Thursday, April 16, 2009
An End to R-E-S-P-E-C-T for P-I-M-P-S
At the Karma Nightclub in Minneapolis a few days ago, April 5, there was a Players Ball.
Let’s stop for a minute. That’s a publicly-advertised wild bash at a nightclub, celebrating pimps’ business… What’s wrong with this picture?
It’s bad enough that we look at the record of arrests related to prostitution and we find that manifold more prostituted females are arrested and punished than pimping males. That is one reason the William Wilberforce Trafficking Victims Protection Act of 2008 aptly requires statistics on those arrested in prostitution to separate the numbers of arrests for prostituted people from the johns and pimps.
Pimps regularly engage in the force, fraud, and coercion that under the law qualify them as sex traffickers – whether or not the females they victimize are foreign nationals or U.S. citizens. But what’s worse is a culture which lionizes pimps. Pimps are celebrated as hip – in film, in television, in music lyrics. They are seen as cool for “sticking it to the man.” They are treated like they are admirable iconoclasts rebelling against the Establishment.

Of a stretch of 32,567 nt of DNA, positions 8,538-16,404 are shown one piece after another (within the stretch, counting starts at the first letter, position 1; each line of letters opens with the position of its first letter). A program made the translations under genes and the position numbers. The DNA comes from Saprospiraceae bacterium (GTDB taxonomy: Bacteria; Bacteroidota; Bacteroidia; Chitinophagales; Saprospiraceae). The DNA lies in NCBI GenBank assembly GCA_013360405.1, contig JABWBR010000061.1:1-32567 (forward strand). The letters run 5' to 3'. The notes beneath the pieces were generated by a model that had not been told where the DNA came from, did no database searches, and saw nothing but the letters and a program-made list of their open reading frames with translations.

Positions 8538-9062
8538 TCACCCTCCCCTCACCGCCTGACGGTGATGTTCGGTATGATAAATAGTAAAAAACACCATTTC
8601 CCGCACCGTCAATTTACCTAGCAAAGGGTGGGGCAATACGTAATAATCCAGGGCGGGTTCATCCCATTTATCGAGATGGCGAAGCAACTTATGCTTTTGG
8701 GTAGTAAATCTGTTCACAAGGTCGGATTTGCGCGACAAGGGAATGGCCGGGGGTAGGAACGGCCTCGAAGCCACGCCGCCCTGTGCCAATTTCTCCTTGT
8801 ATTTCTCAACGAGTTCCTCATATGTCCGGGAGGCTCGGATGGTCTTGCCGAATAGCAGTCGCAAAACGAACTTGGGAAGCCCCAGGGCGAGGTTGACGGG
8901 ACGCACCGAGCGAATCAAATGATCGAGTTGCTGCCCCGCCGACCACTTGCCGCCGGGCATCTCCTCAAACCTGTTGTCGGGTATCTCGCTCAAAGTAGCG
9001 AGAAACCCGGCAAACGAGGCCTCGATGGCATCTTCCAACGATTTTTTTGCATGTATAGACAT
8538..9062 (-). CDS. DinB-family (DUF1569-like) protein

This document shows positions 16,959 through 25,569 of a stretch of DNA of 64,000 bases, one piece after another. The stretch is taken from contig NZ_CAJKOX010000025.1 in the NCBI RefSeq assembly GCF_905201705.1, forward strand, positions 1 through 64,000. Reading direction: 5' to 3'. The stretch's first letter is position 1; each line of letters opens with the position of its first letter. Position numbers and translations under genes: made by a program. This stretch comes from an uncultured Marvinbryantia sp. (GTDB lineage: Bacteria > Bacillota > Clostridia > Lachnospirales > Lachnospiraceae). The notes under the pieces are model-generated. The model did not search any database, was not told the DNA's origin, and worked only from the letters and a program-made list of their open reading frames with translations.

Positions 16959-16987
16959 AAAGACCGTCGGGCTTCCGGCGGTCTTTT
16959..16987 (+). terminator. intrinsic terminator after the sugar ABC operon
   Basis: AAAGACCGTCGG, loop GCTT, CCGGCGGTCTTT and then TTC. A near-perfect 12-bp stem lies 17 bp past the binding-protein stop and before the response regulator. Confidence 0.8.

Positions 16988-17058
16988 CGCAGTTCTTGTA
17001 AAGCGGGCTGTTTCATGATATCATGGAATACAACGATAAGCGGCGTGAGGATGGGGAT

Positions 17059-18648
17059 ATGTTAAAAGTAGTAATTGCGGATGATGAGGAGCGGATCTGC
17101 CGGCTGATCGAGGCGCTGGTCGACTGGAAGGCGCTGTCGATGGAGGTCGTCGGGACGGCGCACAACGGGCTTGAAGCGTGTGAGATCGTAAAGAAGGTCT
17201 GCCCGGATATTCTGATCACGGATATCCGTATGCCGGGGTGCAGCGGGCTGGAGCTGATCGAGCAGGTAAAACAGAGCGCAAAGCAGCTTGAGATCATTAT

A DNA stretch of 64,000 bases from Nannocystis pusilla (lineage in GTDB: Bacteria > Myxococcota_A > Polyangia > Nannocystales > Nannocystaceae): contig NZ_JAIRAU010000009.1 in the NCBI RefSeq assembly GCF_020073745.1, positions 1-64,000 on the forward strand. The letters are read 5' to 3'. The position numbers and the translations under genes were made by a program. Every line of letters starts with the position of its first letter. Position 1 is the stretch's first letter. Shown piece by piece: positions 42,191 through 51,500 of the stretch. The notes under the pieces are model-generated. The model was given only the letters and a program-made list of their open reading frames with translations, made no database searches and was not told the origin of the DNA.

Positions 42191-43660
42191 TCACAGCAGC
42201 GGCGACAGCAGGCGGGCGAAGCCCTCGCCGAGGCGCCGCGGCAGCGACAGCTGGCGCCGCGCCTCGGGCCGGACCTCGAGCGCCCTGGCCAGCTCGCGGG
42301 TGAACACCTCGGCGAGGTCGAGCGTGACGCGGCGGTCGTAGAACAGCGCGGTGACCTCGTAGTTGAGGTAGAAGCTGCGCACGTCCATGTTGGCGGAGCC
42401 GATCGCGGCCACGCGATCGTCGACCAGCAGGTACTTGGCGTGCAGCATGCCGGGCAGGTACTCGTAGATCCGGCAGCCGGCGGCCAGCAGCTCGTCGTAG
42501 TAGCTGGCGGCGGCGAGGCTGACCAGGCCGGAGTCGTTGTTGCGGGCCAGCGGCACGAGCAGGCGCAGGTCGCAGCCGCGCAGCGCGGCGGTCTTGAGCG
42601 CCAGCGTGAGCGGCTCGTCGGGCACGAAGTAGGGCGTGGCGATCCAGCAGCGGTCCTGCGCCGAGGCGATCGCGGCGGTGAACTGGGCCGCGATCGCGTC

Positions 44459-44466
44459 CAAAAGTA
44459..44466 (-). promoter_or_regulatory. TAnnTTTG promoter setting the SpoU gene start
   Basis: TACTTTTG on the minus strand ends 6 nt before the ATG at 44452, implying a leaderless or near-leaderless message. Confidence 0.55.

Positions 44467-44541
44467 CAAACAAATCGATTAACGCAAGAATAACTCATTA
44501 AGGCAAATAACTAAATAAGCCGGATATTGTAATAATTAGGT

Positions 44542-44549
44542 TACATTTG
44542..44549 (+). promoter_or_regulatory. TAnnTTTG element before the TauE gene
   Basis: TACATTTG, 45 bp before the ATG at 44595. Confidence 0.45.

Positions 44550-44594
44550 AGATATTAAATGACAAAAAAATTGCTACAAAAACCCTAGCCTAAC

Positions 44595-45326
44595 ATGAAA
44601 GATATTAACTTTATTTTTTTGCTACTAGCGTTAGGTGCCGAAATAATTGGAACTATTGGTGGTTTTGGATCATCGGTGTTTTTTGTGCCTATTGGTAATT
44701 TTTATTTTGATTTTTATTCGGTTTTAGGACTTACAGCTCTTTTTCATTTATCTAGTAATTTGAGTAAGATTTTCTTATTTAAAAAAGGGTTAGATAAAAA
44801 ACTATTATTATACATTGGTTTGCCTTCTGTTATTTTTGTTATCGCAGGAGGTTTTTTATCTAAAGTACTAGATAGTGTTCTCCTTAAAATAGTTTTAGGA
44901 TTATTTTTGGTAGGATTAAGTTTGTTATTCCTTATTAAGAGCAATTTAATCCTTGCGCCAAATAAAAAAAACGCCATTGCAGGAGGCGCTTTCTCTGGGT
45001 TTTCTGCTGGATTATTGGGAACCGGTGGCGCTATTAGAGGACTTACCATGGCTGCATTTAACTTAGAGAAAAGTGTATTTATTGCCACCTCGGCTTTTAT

But just think about how their true specialty is acting out against the woman. To the woman from whom they take every cent received from johns, upon threat of punishment — to the tune of hundreds of thousands of dollars. To the woman they allegedly protect but regularly intimidate and beat. The regular violence pimps employ is far from the glamorized image in popular music, videos, TV, and films. Take it from Rachel Lloyd, a survivor of sex trafficking who leads Girls Educational and Mentoring Services (GEMS), “So what’s it really like for us? They never tell us that we’ll never see any of the money we make…the beatings, the physical torture we’ll receive.”
Read the rest of Ambassador Mark Lagon's blog post here.